This entry spans three days, October 20, 21, and 22, 2007.
As I write this, daughter Willow and husband Brent are sleeping soundly, at 11:33 pm on the eve of Willow's first birthday party. This blog has been up for months, formatted beautifully by Brent with my style choices, and this is my first official entry.
I am filled with gratitude for my life as it is and the wonderful people in it. Last year, a few days from today, Willow Laurann Curtis was born. When I was told I had to go to the hospital for her birth, I was terrified. I don't like hospitals and had planned a home birth to be attended by a naturopathic doctor and midwife, my husband, and a few close friends. Instead my blood pressure rose and we had to go in to get my labor moving and protect me and the baby. As it turned out, our head nurse that night had done her residency at the Farm in Tennessee, a commune where women had their babies at home under the supervision of a country doctor. Our personal nurse was in midwifery school, and was given pretty much free reign to care for us her way. She was in the room the entire time, administering petocin and magnesium but otherwise allowing me and my loved ones to help bring Willow into the world ourselves. Willow's vitals were good and other than my blood pressure I was fine, so I was given monitors that strapped to my body so I could remain mobile and use the birthing tub as I wished. My husband and friends kept me on track and kept the doctors honest, helping me make the moment to moment decisions as things unfolded.
At one point a resident, who was our primary doctor at the hospital, suggested that perhaps "kiddo" may be too big to come through the birth canal and wanted to put a monitor inside me that would connect to Willow's head and actually measure the force of the contractions. By that point I was ready to do anything, but I heard "cesarean" in the sub-text of what she said. Also, my gut reaction when she said the baby would perhaps not fit through the birth canal was "bullshit". Anyway, I nodded my head at the doctor, but the nurse who had been with us the entire time standing behind the doctor and insistently shaking her head. At that point my friends told me to let the doctor know I would need to think about it, which I did. After the doctor left, our nurse told us that if I had that type of monitor on I would no longer be mobile. She also said that it looked to her as if my labor was progressing, since my cervix had dialated about 3 centimeters in a few hours. As far as I was concerned not being mobile was a deal breaker and thus I declined the intervention. Even at that time I could see the dominoes falling toward a c-section, and am so grateful I had a well informed nurse and friends who had the capacity to help me make decisions in a time when all I could focus on was the sensation that my entire torso was on fire. When the nurse told the doctor of my decision, she also told her she thought the labor was progressing well and that it was an unnecessary intervention. The doctor checked with her superior, another resident, who actually agreed with the nurse... and the doctor, incredibly, apologized to the nurse in front of us for her eagerness to intervene.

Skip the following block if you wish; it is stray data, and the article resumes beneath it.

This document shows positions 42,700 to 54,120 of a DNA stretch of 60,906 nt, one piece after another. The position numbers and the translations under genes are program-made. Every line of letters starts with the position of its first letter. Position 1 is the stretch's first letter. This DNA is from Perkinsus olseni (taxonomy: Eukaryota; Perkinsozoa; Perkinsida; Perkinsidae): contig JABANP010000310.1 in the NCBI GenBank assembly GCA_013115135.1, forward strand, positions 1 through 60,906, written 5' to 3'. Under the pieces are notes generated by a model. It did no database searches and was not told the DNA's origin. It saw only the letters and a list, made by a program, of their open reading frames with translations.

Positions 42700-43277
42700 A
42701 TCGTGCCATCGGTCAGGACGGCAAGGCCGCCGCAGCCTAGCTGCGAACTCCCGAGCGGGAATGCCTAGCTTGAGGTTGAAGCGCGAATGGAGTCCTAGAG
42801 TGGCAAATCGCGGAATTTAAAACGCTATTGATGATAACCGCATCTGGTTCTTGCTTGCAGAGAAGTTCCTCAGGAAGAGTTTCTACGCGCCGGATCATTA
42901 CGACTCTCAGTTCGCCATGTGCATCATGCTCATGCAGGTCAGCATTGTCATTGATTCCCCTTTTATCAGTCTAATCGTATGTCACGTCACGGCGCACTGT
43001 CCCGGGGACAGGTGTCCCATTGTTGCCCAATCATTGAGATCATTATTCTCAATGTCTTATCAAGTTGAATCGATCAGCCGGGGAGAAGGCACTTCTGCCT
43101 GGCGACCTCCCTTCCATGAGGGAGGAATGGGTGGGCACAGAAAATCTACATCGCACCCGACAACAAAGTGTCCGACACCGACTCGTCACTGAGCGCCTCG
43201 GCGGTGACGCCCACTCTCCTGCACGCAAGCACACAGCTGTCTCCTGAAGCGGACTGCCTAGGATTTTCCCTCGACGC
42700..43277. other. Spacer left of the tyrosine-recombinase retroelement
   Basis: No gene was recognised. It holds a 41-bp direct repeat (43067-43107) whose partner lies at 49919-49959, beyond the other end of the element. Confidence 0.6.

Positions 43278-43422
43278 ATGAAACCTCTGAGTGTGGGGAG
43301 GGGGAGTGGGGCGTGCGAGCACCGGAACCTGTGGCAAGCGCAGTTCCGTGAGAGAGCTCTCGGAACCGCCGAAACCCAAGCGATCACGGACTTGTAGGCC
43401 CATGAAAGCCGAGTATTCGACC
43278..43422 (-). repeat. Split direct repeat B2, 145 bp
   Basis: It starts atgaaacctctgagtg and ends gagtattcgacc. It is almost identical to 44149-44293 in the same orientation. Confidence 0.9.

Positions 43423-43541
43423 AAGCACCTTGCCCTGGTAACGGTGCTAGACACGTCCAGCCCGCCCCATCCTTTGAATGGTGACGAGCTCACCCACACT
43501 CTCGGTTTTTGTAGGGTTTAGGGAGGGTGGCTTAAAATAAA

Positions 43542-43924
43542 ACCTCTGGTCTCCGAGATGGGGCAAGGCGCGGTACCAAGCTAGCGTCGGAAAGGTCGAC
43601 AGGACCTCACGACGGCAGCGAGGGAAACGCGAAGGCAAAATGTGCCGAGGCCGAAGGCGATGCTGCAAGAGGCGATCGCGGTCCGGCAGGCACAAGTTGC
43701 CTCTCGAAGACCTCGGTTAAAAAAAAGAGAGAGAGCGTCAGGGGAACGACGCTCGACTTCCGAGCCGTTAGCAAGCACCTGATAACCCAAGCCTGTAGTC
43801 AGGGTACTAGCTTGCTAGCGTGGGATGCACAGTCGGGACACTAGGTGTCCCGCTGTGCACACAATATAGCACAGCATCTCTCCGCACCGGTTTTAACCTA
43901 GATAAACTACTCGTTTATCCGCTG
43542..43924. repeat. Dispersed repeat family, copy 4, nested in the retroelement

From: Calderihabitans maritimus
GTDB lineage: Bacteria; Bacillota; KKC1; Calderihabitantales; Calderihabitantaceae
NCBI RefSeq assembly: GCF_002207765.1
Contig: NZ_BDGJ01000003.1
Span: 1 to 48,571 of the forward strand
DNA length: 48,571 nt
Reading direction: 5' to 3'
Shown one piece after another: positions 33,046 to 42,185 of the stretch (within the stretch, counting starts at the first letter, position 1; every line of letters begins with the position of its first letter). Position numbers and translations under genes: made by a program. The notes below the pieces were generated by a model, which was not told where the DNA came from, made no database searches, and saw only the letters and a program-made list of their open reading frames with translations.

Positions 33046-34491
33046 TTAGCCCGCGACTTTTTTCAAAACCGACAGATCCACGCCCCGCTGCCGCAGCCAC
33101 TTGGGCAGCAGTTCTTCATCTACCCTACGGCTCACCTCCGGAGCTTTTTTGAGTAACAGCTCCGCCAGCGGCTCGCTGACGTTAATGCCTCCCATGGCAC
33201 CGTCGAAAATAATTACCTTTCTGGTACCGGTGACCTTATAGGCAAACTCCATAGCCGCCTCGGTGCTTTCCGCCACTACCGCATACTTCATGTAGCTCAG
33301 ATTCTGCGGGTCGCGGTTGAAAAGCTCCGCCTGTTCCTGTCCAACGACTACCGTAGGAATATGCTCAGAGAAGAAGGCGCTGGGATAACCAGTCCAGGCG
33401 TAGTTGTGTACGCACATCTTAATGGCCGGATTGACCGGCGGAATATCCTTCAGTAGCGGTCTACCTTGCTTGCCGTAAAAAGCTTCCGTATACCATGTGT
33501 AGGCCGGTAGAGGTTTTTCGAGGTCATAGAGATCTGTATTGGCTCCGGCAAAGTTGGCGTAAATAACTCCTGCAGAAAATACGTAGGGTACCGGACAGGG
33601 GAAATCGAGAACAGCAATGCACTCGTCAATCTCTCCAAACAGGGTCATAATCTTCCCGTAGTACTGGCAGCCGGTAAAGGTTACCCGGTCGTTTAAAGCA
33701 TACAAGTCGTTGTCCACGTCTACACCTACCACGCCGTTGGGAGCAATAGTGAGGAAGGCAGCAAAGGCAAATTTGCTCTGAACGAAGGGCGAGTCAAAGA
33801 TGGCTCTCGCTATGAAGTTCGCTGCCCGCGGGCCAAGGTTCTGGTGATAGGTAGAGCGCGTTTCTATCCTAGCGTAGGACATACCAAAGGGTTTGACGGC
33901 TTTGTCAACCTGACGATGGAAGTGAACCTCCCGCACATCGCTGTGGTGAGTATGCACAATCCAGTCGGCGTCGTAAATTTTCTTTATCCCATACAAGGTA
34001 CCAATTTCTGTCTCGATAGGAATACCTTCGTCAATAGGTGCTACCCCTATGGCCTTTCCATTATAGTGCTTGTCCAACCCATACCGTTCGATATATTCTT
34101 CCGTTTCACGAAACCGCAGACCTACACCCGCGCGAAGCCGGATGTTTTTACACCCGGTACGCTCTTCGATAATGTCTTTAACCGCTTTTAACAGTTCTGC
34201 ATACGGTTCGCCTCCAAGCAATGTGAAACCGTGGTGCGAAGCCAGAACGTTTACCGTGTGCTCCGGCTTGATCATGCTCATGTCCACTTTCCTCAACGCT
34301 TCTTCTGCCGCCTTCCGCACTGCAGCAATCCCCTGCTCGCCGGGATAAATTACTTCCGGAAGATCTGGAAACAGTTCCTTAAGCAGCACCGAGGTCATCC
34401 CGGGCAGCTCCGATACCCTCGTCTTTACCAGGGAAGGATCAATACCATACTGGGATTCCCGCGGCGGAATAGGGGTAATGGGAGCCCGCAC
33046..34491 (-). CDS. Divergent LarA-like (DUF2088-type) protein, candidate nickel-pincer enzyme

The hours of that night went on, and on, and on... and finally, sometime after day break, Willow's head appeared. Of course I thought at the time that she would be right on her way in moments, but from the time her head appeared until she was born was at least 45 minutes, maybe longer. That was the longest moment for me, as I was exhausted by that point and still a little fearful of more intervention. Someone held up a mirror for me to look at her head, and my god I almost broke down. It was the grossest thing I've ever seen, and looked like an open brain emerging from between my legs. I remembered something about that in my childbirth education class, and everyone in the room assured me that was how she should look, but when it happens in the moment it is really shocking.
I kept waiting for the urge to push I had been told about in our childbirth class, but I never actually got that... I never did want to push, my instinct was to simply relax and allow Willow to come out. I felt an incredible heaviness after she crowned and was really moving down the birth canal, as if I were expelling a bowling ball, but that only made me want to relax more, not push. But push I did... as I was instructed by the doctors and less so the nurse, though I know she was anxious for Willow to be born... the whole staff was at that point, as their shift had ended at 7 am and they had been with us all night, and they really wanted to see her. I pushed as hard as I could, and that was excruciating. Not painfully so, but absolutely my last bit of energy was going out. Then, finally, I felt something like my legs cracking apart, not in a painful way at all but I could feel my hip joints release as if each side of my lower body could be set on either side of the room, and then a sensation like a wiggly fish thrashing between my legs, slippery and very wiggly, and Willow entered the world.